Leveraging phenomenal female human capital growth – with women’s influence being felt in all spheres of the Kingdom’s business sector – Cambodia is enjoying the fruits of a shift in gender parity.

Co-founder and CEO of ATCAM Consulting Co Ltd Nuch Kimline says women’s economic capacity cannot be ignored anymore as Cambodian females take centre stage in every professional arena.

“According to government statistics, there are more than 500,000 SMEs in Cambodia and 63 per cent are owned by women entrepreneurs. So women are a great driving force for the country’s economic growth.

“Women are also important human resources in building families, society and the nation. When a country has strong human capital, it will truly prosper,” said Kimline.

Cambodia is welcoming more women into the workforce – recognising their talents and knowledge – something she says remains vital for societal progress.

“Times are changing and women are now more valued and privileged. Women can do more than men, such as be housewife, mother and also businesswomen.

“Therefore, women can play a big part in developing human capital and the economy,” Kimline said.

Kimline, who is the current president of the Siem Reap chapter of the Cambodian Women Entrepreneurs Association, advises females to be receptive to new concepts to compete in the fast-paced business environment.

ATCam Consulting founder and CEO Nuch Kimline. Hong Menea

ATCAM Consulting is involved in offering corporate services to set up local businesses, as well as accounting and tax consultation.

Taking risks, testing unconventional ideas and accepting the results no matter the outcome are, Kimline says, all part of the learning curve, tough as it may sound.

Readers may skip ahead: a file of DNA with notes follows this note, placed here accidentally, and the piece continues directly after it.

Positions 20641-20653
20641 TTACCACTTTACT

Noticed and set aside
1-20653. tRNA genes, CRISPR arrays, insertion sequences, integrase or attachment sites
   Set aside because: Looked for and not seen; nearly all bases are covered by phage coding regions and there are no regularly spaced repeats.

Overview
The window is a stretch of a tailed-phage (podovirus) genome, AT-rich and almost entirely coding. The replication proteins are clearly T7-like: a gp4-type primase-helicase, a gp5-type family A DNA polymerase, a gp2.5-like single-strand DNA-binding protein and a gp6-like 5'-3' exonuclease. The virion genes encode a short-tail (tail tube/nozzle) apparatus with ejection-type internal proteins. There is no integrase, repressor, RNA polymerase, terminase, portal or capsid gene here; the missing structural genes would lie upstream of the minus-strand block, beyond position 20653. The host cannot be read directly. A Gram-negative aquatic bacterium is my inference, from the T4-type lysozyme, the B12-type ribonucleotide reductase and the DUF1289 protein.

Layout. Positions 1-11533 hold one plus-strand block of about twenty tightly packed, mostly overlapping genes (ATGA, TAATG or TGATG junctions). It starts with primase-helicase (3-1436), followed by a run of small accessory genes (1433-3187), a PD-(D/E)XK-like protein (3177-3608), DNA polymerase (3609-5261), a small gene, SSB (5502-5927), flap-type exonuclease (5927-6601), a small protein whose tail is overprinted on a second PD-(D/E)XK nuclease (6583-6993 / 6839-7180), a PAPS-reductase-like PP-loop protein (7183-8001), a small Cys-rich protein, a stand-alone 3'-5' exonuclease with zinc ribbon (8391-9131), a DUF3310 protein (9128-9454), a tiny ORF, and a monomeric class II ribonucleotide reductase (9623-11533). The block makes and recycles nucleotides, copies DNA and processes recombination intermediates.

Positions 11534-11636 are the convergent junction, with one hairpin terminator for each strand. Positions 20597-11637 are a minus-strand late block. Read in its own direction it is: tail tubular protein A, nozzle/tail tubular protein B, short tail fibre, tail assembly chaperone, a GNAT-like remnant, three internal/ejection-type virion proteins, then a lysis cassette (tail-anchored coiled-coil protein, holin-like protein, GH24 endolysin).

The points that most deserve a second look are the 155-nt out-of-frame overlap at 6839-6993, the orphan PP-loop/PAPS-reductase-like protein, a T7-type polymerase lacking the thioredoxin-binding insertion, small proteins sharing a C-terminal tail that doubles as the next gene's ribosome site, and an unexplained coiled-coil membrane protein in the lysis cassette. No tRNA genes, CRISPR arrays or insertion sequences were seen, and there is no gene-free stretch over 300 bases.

“Things might not meet our expectations every time, so when we fail we must think that failure is a part of the journey of growth.

“Don’t be afraid to fail – if you don’t fail, you can’t find success. So when we fail, we must stand up and move on faster because we have a long way to go.

“In addition to preparing ourselves for new challenges in the business world, we need to follow updated daily news on the economy and information related to our companies so that we can respond on time during any situation,” she said.

But it can be a long road to success, says Kimline, due to societal and family demands that can hinder women from competing on a level playing field with their male counterparts.

“There are many obstacles along the business journey that they can face, such as family and social barriers that make it difficult for women to move as fast as men.

“Therefore, empathy and the empowering of women is what families and society need to do consistently to promote the values of women,” she said.

Kimline has more than 15 years of experience in various sectors such as trading, tourism, construction, manufacturing, real estate and agriculture.

Age-old traditions plus gender-bias attitudes at home and the workplace can continue to hinder women’s career growth despite the high success rates of Cambodian women in the public and private sectors, says Kimline, who holds a master’s degree in finance.

“A major challenge is that they can find it difficult to travel far from their families, and society tends to judge them when they meet male business partners.

“Some women have low self-esteem and usually underestimate their own competence. Therefore, for women to overcome challenges, they must learn to believe in themselves, while trust and encouragement from the family is crucial,” Kimline said.

And in the workplace, she says employers should provide the necessary training for women to realise their potential.

“Companies need to develop positive gender policies. Women should be given the same job opportunities and leadership roles if they have the same abilities as men.

“Employers should supply leadership and management training and provide further knowledge and skills to help build their capacity,” she said.